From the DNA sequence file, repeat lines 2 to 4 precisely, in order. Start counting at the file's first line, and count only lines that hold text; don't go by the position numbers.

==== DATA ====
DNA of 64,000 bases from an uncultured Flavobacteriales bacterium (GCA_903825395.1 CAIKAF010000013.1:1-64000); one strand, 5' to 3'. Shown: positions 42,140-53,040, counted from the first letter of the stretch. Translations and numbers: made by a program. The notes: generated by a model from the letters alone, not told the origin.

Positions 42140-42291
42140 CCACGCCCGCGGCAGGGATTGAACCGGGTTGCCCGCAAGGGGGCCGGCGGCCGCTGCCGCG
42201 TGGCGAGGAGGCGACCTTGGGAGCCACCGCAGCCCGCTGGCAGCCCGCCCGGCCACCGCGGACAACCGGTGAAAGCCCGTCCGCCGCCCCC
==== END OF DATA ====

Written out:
Positions 42140-42291
42140 CCACGCCCGCGGCAGGGATTGAACCGGGTTGCCCGCAAGGGGGCCGGCGGCCGCTGCCGCG
42201 TGGCGAGGAGGCGACCTTGGGAGCCACCGCAGCCCGCTGGCAGCCCGCCCGGCCACCGCGGACAACCGGTGAAAGCCCGTCCGCCGCCCCC